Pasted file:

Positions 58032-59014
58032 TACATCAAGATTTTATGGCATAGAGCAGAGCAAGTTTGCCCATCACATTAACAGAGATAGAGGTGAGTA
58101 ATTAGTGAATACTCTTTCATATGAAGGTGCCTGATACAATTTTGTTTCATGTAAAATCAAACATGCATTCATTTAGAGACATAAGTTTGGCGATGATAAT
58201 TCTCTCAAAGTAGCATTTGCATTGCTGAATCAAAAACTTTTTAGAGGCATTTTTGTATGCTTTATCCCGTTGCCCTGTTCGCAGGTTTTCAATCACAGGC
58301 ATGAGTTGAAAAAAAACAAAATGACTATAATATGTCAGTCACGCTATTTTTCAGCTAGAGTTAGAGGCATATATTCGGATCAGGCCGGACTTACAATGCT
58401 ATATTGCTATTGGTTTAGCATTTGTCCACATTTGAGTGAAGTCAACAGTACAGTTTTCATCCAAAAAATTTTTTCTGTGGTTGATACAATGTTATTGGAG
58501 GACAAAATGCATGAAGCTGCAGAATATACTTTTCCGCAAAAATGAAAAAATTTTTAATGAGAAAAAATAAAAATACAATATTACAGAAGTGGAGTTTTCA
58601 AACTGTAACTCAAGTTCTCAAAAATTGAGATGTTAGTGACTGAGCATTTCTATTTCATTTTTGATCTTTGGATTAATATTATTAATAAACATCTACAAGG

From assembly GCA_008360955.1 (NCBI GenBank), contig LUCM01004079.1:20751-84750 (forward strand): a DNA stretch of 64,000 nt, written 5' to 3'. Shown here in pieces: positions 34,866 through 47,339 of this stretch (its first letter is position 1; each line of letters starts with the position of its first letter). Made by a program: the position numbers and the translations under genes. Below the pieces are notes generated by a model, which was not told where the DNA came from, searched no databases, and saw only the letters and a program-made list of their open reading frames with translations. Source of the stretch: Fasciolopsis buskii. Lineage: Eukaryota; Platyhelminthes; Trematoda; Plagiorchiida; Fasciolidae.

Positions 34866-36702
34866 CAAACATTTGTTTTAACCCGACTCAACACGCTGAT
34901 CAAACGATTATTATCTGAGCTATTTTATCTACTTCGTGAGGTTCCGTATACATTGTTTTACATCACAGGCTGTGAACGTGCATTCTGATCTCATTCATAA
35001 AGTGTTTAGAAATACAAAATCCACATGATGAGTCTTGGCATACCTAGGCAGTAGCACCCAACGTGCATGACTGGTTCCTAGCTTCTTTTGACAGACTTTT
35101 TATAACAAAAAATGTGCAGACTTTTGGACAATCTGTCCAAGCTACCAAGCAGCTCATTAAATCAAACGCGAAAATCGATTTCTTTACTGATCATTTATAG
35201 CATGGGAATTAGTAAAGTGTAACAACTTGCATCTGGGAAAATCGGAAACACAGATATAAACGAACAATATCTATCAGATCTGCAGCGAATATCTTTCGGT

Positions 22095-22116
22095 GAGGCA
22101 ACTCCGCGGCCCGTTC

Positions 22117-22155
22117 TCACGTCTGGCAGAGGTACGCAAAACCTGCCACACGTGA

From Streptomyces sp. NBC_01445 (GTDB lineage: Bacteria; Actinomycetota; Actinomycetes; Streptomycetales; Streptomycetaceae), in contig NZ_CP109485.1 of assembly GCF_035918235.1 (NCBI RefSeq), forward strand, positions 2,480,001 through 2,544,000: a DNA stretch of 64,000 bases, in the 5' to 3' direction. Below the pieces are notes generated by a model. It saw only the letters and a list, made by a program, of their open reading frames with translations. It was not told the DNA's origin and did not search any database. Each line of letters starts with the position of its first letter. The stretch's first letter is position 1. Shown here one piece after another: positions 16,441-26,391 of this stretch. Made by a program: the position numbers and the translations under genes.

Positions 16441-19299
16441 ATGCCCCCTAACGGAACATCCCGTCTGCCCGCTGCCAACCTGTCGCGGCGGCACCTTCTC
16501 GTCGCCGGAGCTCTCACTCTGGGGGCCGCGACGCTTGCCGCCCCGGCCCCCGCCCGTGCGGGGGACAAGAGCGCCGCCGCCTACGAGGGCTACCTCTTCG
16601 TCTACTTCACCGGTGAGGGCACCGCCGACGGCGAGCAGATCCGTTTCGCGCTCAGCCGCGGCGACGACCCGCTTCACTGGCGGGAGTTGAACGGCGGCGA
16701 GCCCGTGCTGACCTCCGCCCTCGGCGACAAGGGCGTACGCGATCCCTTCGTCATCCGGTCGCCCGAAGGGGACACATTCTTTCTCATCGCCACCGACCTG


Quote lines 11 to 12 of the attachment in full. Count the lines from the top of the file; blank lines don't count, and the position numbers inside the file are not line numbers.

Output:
34866 CAAACATTTGTTTTAACCCGACTCAACACGCTGAT
34901 CAAACGATTATTATCTGAGCTATTTTATCTACTTCGTGAGGTTCCGTATACATTGTTTTACATCACAGGCTGTGAACGTGCATTCTGATCTCATTCATAA